To identify additional variants of this coding sequence and determine how widespread it is in nature, we used the amino acid sequence from P. bracteatum DRS-DRR (Pbr.89405) to search both databases by translated BLAST nucleotides (tBLASTn). A search of all sequences in the PhytoMetaSyn database (67 plant species) and the 1000 Plants Project transcriptome database (1328 assemblies derived from a few hundred plant species) identified a total of five apparent full-length and 10 partial unique sequences that harbored both domains (fig. S6), which originated from P. somniferum (opium poppy), P. setigerum (poppy of Troy), P. bracteatum (Iranian poppy), or Chelidonium majus (greater celandine). From this secondary search (fig. S6), we identified a P. somniferum DRS-DRR sequence of interest, Pso.2062398, which was a full-length sequence that had consensus with several individual transcriptome hits.

To determine whether the identified DRS-DRR enzyme possesses epimerase activity, we characterized the DRS-DRR enzyme in the context of a yeast strain engineered to produce (S)-reticuline from fed rac-norlaudanosoline (CSY1071; fig. S1C) (11). In preliminary experiments, we screened the three variants from P. bracteatum that clustered together in the initial search—Pbr.89405, Pbr.12180, and Pbr.4328—in strain CSY1071 with low-copy plasmids harboring expression cassettes for yeast codon–optimized DRS-DRR and yeast codon–optimized P. somniferum salutaridine synthase (yPsSalSyn). Codon optimization of all synthetic genes was performed by Life Technologies (35). When fed 1 mM norlaudanosoline, only the strain encoding DRS-DRR variant Pbr.89405 produced substantial salutaridine. We cultured strain CSY1071 containing the low-copy plasmid harboring this DRS-DRR (Pbr.89405, pCS3301) with 1 mM rac-norlaudanosoline for 72 hours, and isolated reticuline from the growth media for chiral LC-MS analysis. In strains expressing the DRS-DRR, more than half of the reticuline produced was the (R)-enantiomer, whereas exclusively (S)-reticuline was detected in strains lacking the DRS-DRR gene (Fig. 2C).

We next examined the activity of DRS-DRR enzyme variants in the context of the downstream conversion steps to thebaine, the first morphinan alkaloid in opiate biosynthesis. In preliminary experiments, yeast codon–optimized salutaridine reductase (SalR) variants from P. bracteatum and P. somniferum and site-directed mutants that were reported to reduce substrate inhibition and increase the maximum rate of reaction Vmax (36, 37) were examined for their ability to catalyze conversion of salutaridine to thebaine with yeast codon–optimized salutaridinol acetyltransferase (SalAT) variants from P. somniferum, P. bracteatum, and P. orientale. The P. bracteatum SalR (PbSalR) and P. somniferum SalAT (PsSalAT) enzymes exhibited the highest activities in yeast (fig. S7, A and B). A yeast artificial chromosome (YAC, pCS3308) encoding expression cassettes for yPsSalSyn, PbSalR, and PsSalAT was assembled into strain CSY1071, and DRS-DRR variants were expressed from low-copy plasmids (pCS3300–3305). The resulting strains were assayed by feeding 1 mM rac-norlaudanosoline for 72 hours, and the growth medium was analyzed for thebaine production. P. bracteatum and P. somniferum DRS-DRR enzymes (Pbr.89405, Pso.2062398) resulted in similar thebaine production (fig. S7C), and the P. bracteatum DRS-DRR (PbDRS-DRR) was used in subsequent experiments. Expression cassettes for the four genes were assembled into a YAC (pCS3309) in strain CSY1071, and the resulting strain was assayed for thebaine production from fed rac-norlaudanosoline. This strain produced thebaine at a concentration of 17 μg/liter when cultured with 1 mM rac-norlaudanosoline for 96 hours (Fig. 3C and table S5). However, substantial accumulation of the intermediate reticuline (~660 μg/liter) was observed.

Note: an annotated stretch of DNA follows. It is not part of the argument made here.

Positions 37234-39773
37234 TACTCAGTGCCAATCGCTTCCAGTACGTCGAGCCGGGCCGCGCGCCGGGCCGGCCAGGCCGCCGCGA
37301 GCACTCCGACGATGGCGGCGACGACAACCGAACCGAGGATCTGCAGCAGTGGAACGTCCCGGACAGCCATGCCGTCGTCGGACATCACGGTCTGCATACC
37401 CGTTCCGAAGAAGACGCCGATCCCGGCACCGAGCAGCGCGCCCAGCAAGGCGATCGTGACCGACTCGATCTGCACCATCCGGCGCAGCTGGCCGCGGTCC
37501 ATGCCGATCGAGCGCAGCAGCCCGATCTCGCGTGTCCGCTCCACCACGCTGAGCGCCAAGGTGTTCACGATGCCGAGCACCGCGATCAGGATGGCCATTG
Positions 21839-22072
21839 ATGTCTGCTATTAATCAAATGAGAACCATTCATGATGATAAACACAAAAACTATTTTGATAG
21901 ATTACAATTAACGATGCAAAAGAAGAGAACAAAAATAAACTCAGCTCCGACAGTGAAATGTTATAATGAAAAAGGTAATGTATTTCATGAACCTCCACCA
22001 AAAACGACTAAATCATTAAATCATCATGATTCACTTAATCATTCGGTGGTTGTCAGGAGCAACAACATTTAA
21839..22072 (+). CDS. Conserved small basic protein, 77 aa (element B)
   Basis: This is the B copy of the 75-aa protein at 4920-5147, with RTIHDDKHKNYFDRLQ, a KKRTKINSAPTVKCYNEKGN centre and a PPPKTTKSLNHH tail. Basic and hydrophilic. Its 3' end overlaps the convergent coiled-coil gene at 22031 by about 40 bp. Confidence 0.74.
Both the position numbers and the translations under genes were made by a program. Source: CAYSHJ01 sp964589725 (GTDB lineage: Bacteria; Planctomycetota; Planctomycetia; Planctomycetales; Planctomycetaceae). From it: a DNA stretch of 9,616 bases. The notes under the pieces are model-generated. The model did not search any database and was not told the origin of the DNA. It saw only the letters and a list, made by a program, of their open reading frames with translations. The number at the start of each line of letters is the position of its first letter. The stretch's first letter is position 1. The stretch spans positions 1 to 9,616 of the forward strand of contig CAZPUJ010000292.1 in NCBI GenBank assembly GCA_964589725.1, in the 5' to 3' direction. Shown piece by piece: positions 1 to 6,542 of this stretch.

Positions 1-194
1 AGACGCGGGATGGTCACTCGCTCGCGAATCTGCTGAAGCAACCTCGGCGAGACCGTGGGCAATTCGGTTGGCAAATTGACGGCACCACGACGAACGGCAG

Fig. 3 Engineered SalSyn chimeras improve conversion of (R)-reticuline to salutaridine.

(A) Schematic of the chimeric SalSyn engineering strategy to address incorrect processing and glycosylation of the wild-type SalSyn in yeast. Orange diamonds represent glycosylation. (B) Comparison of salutaridine produced from SalSyn variants, site-directed glycosylation mutants, and engineered fusions in yeast. Yeast strains expressing the indicated SalSyn variant were fed 10 μM (R)-reticuline, and the growth medium was analyzed by LC-MS/MS MRM. Peak areas were normalized to wild-type SalSyn (black). (C) Comparison of thebaine produced from SalSyn variants in yeast. Yeast strains were fed 1 mM rac-norlaudanosoline, and thebaine in the growth medium was quantified by LC-MS/MS MRM with an external standard curve. Bars outlined in black denote wild-type and best engineered variant. Error bars are SD of at least three biological replicates.

Because DRS-DRR is fairly efficient in the conversion of (S)- to (R)-reticuline (Fig. 2C), the accumulation of reticuline indicated that the conversion of (R)-reticuline to salutaridine, catalyzed by SalSyn, warranted further optimization. Western blot analysis indicated that yeast-expressed SalSyn protein was present as three forms that could be distinguished by apparent molecular weight, whereas SalSyn transiently expressed in Nicotiana benthamiana (tobacco) was present primarily at the lowest of these three apparent molecular weights (fig. S8A). Site-directed mutagenesis of three potential N-linked glycosylation sites [Asn-X-Thr/Ser (N-X-T/S)] indicated that the three bands arose from glycosylation of the protein at two sites, Asn105 and Asn331. N-linked glycosylation in yeast is indicative of incorrect N-terminal sorting of the nascent SalSyn polypeptide to the lumen of the endoplasmic reticulum (ER), where it is N-glycosylated rather than anchoring the N terminus in the outer ER membrane and maintaining the catalytic domain in the cytosol, as is typical of microsomal CYPs (Fig. 3A and fig. S8B) (38, 39). We hypothesized that this misprocessing reduced SalSyn activity in yeast. However, modifying the glycosylation pattern of SalSyn by mutating the glycosylation sites reduced conversion of (R)-reticuline to salutaridine relative to the wild-type yeast codon–optimized enzyme (Fig. 3B).